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BLOSS C.A. Heroines of the Crusades


Sir John Froissart's Chronicles of England, France, Spain and the Ajoining Countries from the latter part of the reign of Edward II to the coronation of Henry IV in 12 volumes 

Chronicles of Enguerrand De Monstrelet (Sir John Froissart's Chronicles continuation) in 13 volumes 

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Heroines of the Crusades
page 22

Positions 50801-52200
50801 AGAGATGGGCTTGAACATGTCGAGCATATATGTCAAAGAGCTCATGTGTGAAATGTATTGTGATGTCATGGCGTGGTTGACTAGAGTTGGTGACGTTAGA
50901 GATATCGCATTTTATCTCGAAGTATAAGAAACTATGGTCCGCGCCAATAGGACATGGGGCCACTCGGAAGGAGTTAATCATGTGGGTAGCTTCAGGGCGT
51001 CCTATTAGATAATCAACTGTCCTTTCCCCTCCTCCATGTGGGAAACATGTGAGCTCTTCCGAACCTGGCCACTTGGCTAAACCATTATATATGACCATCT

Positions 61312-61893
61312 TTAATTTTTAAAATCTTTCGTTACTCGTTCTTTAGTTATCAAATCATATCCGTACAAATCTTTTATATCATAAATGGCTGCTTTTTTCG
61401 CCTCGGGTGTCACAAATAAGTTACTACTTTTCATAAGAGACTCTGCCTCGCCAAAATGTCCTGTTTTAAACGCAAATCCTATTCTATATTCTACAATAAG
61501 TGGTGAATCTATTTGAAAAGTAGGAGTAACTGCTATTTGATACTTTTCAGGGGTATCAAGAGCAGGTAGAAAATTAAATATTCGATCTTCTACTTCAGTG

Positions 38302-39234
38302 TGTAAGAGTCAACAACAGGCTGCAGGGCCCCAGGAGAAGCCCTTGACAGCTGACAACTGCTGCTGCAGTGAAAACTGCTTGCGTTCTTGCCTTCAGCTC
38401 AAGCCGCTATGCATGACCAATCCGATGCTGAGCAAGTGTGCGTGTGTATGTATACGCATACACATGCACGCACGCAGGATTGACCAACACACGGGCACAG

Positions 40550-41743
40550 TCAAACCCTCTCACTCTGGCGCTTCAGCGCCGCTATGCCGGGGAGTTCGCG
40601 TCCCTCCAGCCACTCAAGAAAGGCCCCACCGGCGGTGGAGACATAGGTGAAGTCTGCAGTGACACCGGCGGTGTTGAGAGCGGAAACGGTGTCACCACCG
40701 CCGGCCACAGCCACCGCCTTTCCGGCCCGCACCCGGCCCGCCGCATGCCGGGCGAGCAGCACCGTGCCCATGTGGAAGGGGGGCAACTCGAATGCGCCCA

pelled the Queen with the ladies of her court, again to seek safety in Normandy. The revolt of Earl Waltheof—the invasion of the Danes—the flight of Edgar Atheling—the hostility of Malcolm, King of Scotland—the destruction of the city of York—the death of Aldred, its beneficent, and much loved bishop—the desolation of Northumberland— the laying waste the county of Hampshire—the confiscation of private property—and the cry of houseless wanderers, perishing of want, furnished a scene of unexampled calam-ities, while the odious revival of the Danegelt, and the still more odious imposition of the couvre feu, goaded the exasperated inhabitants to desperation, and excited con-stant rebellions and insurrections. The heart of the king, grieved and irritated, became entirely alienated from his Saxon subjects ; and when Earl Edwin demanded the hand of Agatha, his claim was rejected with reproach and scorn. Meanwhile the ladies of the Norman court, no less than Matilda, deplored the absence of their lords, and murmurings and complaints succeeded to sadness and discontent, as month after month, and year after year rolled on, and still the troubles in England required the constant exercise of the Norman arms. The unheralded arrival of the Conqueror, with a military escort at Caen, excited a brief sensation of pleasure, but small cause had his family to rejoice in his coming. The princesses were listening with rapt attention while Maude related the romance of a northern Jar], who each night when the moon hung her silver lamp on high, moored his ocean palace beneath the shadow of a castle", beetling the sea, to woo fair Ulnah the Pearl of the Orkneys. The maiden, leaning spell-bound from the lattice, had yielded to the enchanter's song, and dropped a pale pearl upon the deck of the war-ship ; the wizard-bird that nestled in its shroudings had spread its broad wings and hovered broodingly above the casement, when flaming torches—splashing oars—and wild shouts, announced the coming of her father's fleet. ADELA. 29

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